W3C home > Mailing lists > Public > public-linked-json@w3.org > July 2014

Re: Converting RDF to JSON-LD : shared lists between graphs

From: Dan Brickley <danbri@google.com>
Date: Wed, 23 Jul 2014 11:46:31 +0100
Message-ID: <CAK-qy=6CiaWD+jsT=93WRsqvcQnfOTK_9vLBonxNp9ucU0W3ww@mail.gmail.com>
To: David Booth <david@dbooth.org>
Cc: Linked JSON <public-linked-json@w3.org>, public-rdf-comments <public-rdf-comments@w3.org>
On 22 July 2014 19:11, David Booth <david@dbooth.org> wrote:
> Hi Dan,
>
>
> On 07/22/2014 01:34 PM, Dan Brickley wrote:
>>
>> On 22 July 2014 17:30, David Booth <david@dbooth.org> wrote:
>>>
>>> This does not directly address your question, but . . .
>>>
>>> Don't do that!  ;)   Seriously, I'm sure you have your reasons for
>>> wanting
>>> to do that, but it violates what I would call "Well Behaved RDF":
>>> http://dbooth.org/2013/well-behaved-rdf/Booth-well-behaved-rdf.pdf
>>
>>
>> Your PDF says "It is worth pointing out that these difficulties were
>> foreseen (at least in principle) by the authors of the W3C
>> Architecture of the World Wide Web (AWWW),[12] as the use of blank
>> nodes clearly violates the web architectural good practice that
>> anything of importance should be given a URI. As the AWWW states: “A
>> resource should have an associated URI if another party might
>> reasonably want to . . . make or refute assertions about it . . . .” "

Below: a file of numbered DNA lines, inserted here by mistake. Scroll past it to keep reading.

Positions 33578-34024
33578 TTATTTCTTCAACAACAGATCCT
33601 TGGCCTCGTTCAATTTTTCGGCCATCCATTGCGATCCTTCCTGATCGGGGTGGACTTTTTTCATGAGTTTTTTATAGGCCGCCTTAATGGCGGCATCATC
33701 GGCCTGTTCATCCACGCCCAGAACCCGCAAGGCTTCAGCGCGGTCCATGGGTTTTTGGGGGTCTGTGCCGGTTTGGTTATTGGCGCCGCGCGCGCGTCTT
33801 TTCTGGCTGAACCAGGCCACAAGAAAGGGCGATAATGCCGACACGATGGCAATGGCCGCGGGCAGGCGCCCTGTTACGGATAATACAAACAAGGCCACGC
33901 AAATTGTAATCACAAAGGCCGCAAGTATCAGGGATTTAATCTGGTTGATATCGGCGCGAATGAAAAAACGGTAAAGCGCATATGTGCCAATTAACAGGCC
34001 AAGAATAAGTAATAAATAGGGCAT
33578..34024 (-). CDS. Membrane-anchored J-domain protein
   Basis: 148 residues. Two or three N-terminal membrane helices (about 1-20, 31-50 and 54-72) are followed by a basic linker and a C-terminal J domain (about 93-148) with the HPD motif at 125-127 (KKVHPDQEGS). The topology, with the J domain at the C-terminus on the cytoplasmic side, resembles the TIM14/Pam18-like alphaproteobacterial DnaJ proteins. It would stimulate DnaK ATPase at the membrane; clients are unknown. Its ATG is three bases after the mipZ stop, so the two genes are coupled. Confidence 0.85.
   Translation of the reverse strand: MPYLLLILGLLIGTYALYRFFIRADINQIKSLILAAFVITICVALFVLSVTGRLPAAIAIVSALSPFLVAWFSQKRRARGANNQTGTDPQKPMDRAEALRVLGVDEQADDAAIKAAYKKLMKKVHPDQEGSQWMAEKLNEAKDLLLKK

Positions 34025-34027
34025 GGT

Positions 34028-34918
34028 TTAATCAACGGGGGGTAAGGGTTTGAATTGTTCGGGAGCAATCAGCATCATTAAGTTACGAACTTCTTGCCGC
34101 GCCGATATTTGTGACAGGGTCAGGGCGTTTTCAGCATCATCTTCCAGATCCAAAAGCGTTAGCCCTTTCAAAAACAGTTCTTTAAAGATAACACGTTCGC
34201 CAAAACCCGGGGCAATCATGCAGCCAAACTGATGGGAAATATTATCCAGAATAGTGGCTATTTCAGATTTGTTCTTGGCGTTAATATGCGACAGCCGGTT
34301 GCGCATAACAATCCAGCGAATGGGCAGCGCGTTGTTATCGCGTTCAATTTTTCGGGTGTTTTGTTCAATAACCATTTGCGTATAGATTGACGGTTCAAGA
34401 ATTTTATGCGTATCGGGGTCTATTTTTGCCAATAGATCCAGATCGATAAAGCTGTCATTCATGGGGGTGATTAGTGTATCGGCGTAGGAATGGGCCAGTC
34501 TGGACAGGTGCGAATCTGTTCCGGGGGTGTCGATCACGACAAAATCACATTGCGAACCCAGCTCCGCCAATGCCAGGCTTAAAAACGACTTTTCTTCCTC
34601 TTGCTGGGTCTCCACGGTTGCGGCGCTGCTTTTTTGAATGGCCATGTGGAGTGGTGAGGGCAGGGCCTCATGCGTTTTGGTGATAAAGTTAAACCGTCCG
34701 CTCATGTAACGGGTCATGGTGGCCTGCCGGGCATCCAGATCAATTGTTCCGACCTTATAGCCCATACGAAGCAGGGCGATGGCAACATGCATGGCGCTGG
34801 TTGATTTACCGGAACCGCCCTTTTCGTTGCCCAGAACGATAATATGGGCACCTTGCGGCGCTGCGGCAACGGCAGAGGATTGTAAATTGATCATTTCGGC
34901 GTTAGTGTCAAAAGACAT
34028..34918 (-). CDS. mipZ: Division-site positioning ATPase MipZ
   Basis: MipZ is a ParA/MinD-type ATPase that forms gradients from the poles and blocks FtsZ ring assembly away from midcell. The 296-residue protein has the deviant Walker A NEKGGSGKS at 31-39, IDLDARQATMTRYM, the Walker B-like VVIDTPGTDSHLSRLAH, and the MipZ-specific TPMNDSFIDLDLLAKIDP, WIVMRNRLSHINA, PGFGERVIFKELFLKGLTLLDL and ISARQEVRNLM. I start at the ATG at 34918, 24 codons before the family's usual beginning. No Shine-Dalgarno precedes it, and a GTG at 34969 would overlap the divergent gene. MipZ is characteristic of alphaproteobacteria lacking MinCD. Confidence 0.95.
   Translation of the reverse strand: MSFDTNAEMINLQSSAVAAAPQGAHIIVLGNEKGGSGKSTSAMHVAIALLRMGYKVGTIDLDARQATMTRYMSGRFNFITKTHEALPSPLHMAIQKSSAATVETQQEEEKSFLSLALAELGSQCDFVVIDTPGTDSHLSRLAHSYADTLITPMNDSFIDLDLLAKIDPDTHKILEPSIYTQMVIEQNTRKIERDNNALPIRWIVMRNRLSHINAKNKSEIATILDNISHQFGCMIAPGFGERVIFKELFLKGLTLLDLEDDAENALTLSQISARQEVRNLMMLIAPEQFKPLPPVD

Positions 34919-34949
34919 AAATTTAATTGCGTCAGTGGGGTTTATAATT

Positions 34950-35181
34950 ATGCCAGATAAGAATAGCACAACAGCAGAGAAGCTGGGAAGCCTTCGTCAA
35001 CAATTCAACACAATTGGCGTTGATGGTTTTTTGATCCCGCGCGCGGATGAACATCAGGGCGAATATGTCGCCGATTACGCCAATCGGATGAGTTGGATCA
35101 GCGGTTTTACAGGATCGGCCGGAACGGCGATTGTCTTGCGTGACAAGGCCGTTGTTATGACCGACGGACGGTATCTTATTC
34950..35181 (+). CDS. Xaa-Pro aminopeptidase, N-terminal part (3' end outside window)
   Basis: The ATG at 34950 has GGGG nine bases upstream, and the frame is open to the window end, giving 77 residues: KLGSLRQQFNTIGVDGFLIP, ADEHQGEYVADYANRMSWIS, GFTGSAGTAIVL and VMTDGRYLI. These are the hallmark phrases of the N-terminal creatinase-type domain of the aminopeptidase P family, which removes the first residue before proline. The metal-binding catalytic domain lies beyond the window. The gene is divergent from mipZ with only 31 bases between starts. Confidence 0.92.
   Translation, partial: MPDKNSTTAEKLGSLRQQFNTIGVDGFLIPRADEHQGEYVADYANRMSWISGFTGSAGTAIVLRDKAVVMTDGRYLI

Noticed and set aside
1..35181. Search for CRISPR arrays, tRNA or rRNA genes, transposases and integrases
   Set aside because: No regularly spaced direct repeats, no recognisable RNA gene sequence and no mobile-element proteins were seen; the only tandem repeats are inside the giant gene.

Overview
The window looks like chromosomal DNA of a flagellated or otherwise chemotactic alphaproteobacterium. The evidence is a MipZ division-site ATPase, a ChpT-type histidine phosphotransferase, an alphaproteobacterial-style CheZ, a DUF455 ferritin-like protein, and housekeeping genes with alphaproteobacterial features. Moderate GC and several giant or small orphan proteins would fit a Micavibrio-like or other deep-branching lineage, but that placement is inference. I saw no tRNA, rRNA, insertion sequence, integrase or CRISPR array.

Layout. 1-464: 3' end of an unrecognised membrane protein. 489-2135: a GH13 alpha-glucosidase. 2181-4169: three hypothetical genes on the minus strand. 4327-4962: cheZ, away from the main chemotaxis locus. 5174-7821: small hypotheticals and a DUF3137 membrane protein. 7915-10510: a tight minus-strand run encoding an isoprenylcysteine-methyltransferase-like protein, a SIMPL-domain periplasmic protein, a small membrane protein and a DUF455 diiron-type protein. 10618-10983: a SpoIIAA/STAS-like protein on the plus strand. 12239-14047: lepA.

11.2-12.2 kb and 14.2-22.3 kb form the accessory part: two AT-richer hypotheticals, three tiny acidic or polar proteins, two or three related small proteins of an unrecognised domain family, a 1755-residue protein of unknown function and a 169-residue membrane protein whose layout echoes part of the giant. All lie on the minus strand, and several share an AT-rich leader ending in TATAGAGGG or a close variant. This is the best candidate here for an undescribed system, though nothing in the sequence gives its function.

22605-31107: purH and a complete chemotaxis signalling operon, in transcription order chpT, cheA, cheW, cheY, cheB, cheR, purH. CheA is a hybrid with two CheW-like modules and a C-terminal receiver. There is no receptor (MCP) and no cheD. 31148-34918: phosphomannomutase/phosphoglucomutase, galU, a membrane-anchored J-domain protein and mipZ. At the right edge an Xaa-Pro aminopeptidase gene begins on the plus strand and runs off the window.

>>
>> I suggest this is a mistaken reading of the holy text.
>
> How so?  It seems to me that there is an inherent tension between being nice
> to RDF consumers (by using URIs for things that other might want to refer
> to, as AWWW recommends) and author convenience, which leads to bnode use.

Yes, that's a real tension, although bnodes are just one aspect. My
point was to question the "clearly" in  "the use of blank nodes
clearly violates the web architectural good practice that anything of
importance should be given a URI". Using bnodes is consistent with the
things the bnodes represent having URIs, so nothing is violated. The
reason btw we renamed them "bnodes" instead of the earlier (1997-2000
e.g. http://www.w3.org/2000/03/rdf-tracking/#rdfms-identity-anon-resources)
phrase "anonymous nodes" was this point: the things are not anonymous
/ nameless. Only particular descriptions of them.

>> Even if we (by some vast and mystically-tinged effort) give URIs to
>> all entities known to humanity, ...  that's not the same thing as
>> always having-to, wanting-to or being-able-to provide a well-known URI
>> whenever those entities are mentioned in an RDF description.
>
>
> Agreed.
>
>
>>
>> It is entirely reasonable to want to represent fragments of partial
>> information, even if the lack of shared URIs is inconvenient.
>> Reference-by-description is as old as human communication, is
>> intrinsic to it, and isn't going away anytime soon.
>
>
> Agreed.
>
>
>> Andy's use case seems entirely sensible to me.
>
>
> Sure it's sensible, but it leads to subtle complexity that I think is harmful to RDF adoption in the long run.

Sure, RDF would be easier to deploy if everyone knew everything already...

Dan
Received on Wednesday, 23 July 2014 10:47:01 UTC

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